South Africa is bracing for a repeat of last season’s locust swarms, the worst in decades, and is banking on a tracking technology backed by the institute of Microsoft Corp’s late co-founder, Paul Allen, to tackle the infestation.
Agri Eastern Cape, which represents farmers in the coastal province, started using the Allen Institute for AI’s Earth Ranger system in April to pinpoint where swarms will erupt in September and October, according to Jason Kümm, manager of rural safety and communications, at the organisation.
“Things are quietening down but these locusts have laid eggs,” he said in an interview. “Earth Ranger has allowed us to understand where this has taken place. When conditions are right and these eggs hatch, we will have the resources in place.”
Swarms that spread across the Eastern Cape and neighboring provinces in the summer growing season were as big as 10 000 ha in some cases and the infestation rivaled those seen in 1935 and 1983.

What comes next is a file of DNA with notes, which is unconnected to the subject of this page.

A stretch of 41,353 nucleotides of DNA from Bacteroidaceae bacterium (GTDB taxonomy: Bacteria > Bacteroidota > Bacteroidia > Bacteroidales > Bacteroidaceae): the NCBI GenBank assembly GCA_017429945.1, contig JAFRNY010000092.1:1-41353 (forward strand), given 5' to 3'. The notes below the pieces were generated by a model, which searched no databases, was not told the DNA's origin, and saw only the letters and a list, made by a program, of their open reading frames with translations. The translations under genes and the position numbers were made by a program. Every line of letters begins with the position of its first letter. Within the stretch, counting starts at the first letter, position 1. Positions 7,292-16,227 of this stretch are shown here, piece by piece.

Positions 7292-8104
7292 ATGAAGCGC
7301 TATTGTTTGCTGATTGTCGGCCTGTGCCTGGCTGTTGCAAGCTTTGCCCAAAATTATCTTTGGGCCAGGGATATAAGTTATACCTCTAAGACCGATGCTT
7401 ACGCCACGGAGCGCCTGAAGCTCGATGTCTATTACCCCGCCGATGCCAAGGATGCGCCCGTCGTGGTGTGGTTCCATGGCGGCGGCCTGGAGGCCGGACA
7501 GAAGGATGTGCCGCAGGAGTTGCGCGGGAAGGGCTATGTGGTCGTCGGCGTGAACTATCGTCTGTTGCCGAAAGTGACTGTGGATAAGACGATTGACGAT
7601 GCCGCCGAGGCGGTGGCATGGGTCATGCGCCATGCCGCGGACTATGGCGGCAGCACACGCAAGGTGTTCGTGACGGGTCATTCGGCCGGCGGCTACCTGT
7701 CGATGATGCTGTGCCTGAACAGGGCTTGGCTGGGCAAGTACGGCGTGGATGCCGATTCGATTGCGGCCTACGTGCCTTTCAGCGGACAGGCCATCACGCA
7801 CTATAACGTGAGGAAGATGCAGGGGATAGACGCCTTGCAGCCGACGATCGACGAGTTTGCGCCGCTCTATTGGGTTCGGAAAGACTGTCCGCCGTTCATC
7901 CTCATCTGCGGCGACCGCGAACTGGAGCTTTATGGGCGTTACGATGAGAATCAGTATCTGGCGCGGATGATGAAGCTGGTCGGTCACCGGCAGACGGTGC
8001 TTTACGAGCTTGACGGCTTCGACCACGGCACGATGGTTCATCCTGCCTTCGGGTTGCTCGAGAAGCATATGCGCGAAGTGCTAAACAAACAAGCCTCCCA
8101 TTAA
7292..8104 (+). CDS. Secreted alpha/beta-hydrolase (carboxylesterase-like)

The locusts razed pastures used to feed livestock across large parts of the region, including in areas that were recovering from eight-year droughts. The heaviest rains since records began in 1921 in many districts allowed the insects to multiply rapidly. While citrus-growing areas were infested, the locusts didn’t cause significant damage to fruit trees.
The area is also home to dairy farms and sheep and angora goats, whose hair is used in mohair garments.
“This is one of the biggest we have experienced in history,” said Gunther Pretorius, manager for economics and natural resources at Agri Eastern Cape.
Earth Ranger allows farmers to call in reports of swarms, and whether the locusts are at a juvenile hopping stage or already airborne. Those are then logged and tracked on the system, allowing for more efficient allocation of pesticides and resources. They can also decide whether ground teams or aircraft are needed to tackle the insects.
Offered as a free service, the tracking system was developed in 2015 and was first used to measure the size of Africa’s savanna elephant population by assessing data from aerial surveys.